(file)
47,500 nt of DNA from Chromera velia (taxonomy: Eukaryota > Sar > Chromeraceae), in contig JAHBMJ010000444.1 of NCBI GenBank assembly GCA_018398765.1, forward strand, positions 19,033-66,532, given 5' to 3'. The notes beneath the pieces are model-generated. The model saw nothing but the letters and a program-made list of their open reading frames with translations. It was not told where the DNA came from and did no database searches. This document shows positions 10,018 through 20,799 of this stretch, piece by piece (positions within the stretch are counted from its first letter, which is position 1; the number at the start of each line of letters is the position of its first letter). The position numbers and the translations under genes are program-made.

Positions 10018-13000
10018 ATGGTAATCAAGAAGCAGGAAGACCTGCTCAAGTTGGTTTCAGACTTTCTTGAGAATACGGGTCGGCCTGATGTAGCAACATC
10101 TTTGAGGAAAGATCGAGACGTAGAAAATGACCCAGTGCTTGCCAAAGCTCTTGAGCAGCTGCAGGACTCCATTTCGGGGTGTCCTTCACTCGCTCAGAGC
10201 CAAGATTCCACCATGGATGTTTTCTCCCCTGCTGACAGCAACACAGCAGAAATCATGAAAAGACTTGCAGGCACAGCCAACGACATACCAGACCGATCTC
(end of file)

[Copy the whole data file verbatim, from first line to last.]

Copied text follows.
47,500 nt of DNA from Chromera velia (taxonomy: Eukaryota > Sar > Chromeraceae), in contig JAHBMJ010000444.1 of NCBI GenBank assembly GCA_018398765.1, forward strand, positions 19,033-66,532, given 5' to 3'. The notes beneath the pieces are model-generated. The model saw nothing but the letters and a program-made list of their open reading frames with translations. It was not told where the DNA came from and did no database searches. This document shows positions 10,018 through 20,799 of this stretch, piece by piece (positions within the stretch are counted from its first letter, which is position 1; the number at the start of each line of letters is the position of its first letter). The position numbers and the translations under genes are program-made.

Positions 10018-13000
10018 ATGGTAATCAAGAAGCAGGAAGACCTGCTCAAGTTGGTTTCAGACTTTCTTGAGAATACGGGTCGGCCTGATGTAGCAACATC
10101 TTTGAGGAAAGATCGAGACGTAGAAAATGACCCAGTGCTTGCCAAAGCTCTTGAGCAGCTGCAGGACTCCATTTCGGGGTGTCCTTCACTCGCTCAGAGC
10201 CAAGATTCCACCATGGATGTTTTCTCCCCTGCTGACAGCAACACAGCAGAAATCATGAAAAGACTTGCAGGCACAGCCAACGACATACCAGACCGATCTC